One fella was saying metals have different amounts of expansion. So even if the bearing and case are the same temp the aluminum should have expanded more. 

I dont understand why these little bearings are such a pain compared to the 20 others i pulled out of the same engine? They dont see a high load. Any thoughts? Im just curious. Only difference is theyre needle. Are they designed as being an interference fit like the crankcase bearings maybe? Wish i had know to leave them alone. I figured just replace every bearing while its open. Owned the bike since 2003 and it mostly rides sand dunes. First time the bottom end has been opened. 

 

Share this post


Link to post
Share on other sites

Go slow. Set the collet as deep and tight as possible. Give it a few taps and then reset it. Repeat this process until you can get the bearing to move 2mm. The collet will then have enough space to grab the bearing and pull as per normal. 

Share this post


Link to post
Share on other sites

Get a can of computer keyboard duster.  Flip it upside down.  Spray the bearing.  You are basically flash freezing it.  Then on the other side of the engine case heat it with a blowtorch.  Do the heating quickly and then try with a fresh collet with a good lip on it.  Should pop out.

I've been there on that particular bearing before.  It takes a while.

Share this post


Link to post
Share on other sites

Yes I understand exactly what you're saying. I was able to flip the case around and use a screwdriver to pry the 2nd bearing away from its seat about 1mm. Should be enough for the lip of the collet to work as normal. 

I'm still struggling on the 1st bearing. Plenty of space behind the bearing for the collet to catch. I just cant get it to pop out. When I hit the slide hammer hard the collet is able to bend and slip through. Because my collet is a bit too small for this bearing. 

 

I see the motion pro now. Its $31 and like other member mentioned would need an adapter to use with my slide. 

I was inspecting with a flashlight and pencil eraser. The bearing still rolls. I do see markings on the needles. 

I also see that the bearing has moved about 0.5mm. Might keep trying. About to screw the case to the wood block to get it a little more solid. Then continue with heat and tiny little taps. I'm using the propane mapp mixture and do tiny taps with one hand while applying heat with the other. Eventually I get mad, hit the hammer harder and it pops through the bearing.

Share this post


Link to post
Share on other sites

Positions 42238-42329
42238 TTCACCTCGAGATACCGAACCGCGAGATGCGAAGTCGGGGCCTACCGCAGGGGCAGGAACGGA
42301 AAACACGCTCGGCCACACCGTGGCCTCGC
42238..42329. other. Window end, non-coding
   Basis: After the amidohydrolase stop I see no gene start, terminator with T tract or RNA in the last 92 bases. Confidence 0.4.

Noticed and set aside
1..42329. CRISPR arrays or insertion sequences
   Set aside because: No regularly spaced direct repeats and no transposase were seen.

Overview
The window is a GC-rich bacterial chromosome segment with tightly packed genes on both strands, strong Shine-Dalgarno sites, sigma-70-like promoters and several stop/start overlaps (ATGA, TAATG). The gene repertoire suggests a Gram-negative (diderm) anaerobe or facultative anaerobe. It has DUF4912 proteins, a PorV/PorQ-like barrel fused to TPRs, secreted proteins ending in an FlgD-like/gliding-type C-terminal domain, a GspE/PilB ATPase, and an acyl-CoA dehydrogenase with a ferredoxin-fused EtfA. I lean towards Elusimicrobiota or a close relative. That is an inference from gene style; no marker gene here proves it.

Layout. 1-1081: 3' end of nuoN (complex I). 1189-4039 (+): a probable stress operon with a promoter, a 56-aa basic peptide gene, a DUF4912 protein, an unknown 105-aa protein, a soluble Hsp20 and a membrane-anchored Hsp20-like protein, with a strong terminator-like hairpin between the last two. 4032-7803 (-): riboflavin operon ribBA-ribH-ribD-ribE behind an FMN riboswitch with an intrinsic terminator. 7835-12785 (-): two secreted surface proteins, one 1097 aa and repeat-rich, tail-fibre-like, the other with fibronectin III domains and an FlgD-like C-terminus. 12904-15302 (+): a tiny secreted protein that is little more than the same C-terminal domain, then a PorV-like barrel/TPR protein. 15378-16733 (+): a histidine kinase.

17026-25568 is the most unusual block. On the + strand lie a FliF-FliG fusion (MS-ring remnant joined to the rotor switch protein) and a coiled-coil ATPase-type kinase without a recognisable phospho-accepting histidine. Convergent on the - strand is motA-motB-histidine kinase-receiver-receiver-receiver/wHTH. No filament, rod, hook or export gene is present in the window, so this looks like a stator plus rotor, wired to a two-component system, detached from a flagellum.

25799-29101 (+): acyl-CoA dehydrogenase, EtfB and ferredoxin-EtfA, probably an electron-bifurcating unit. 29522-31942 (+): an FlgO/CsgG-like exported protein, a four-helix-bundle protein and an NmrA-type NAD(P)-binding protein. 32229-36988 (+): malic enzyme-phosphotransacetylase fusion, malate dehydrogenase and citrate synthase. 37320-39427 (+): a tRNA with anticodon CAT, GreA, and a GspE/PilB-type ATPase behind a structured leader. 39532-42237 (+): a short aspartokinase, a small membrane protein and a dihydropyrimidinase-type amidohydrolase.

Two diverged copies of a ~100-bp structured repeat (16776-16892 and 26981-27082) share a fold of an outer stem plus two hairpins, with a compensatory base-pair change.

Just saw the computer duster post. Yes I've tried that as well on a couple of the other bearings. Haven't tried on these little needle. 

How many seconds of upside down spray would you guess? 

I'm worried about shocking the case too much. One time I had the heated case and bearing, with the puller setup having tension, then blasted air. Probably a dumb move but I was getting frustrated. That bearing finally came out with ten thousand tiny taps. 

Share this post


Link to post
Share on other sites

I doubt they were bad since everyone is saying they never replace them. I didn't realize that was the deal. 

This is my first time doing a complete bottom end rebuilt. Plan was to replace every bearing and oil seal for peace of mind. Regardless of how they felt spinning to my non professional fingers. 

Share this post


Link to post
Share on other sites

Got it!! I think the guy who said I was expanding the bearing was onto something there. Since the original collet had such a small beveled edge, I had to really snug down the tool. Which put all that pressure on the needles expanding the bearing.

I cut the tips off my smallest collet and then shaped a bevel edge into the body of the tool. Installed the tool, barely snugged it down, used the torch and started doing the same little taps like I did before. But this time the bearing came out like butter.

I posted a pic of my 3 smallest collets. I had been using the middle size collet. Then sacrificed the smallest size collet for the new tool. Would had preferred to sacrifice a larger collet that I doubt I will ever use but the bodies are too thick. 

Thanks for all the help everyone. 

Somewhat related other question. I'm leaving for a few days is there some concoction of liquid I could soak my cases in to maybe loosen some baked on grease? I plan to use a parts brush and old gasoline at some point. Then rinse with soapy water or simple green. But not sure about simple green and long term exposure. That would be easy as I have a gallon of concentrate. 

20181022_162405.jpg

20181022_162726.jpg

20181017_094409.jpg

 

Share this post


Link to post
Share on other sites

Create an account or sign in to comment

You need to be a member in order to leave a comment

Reply with:


×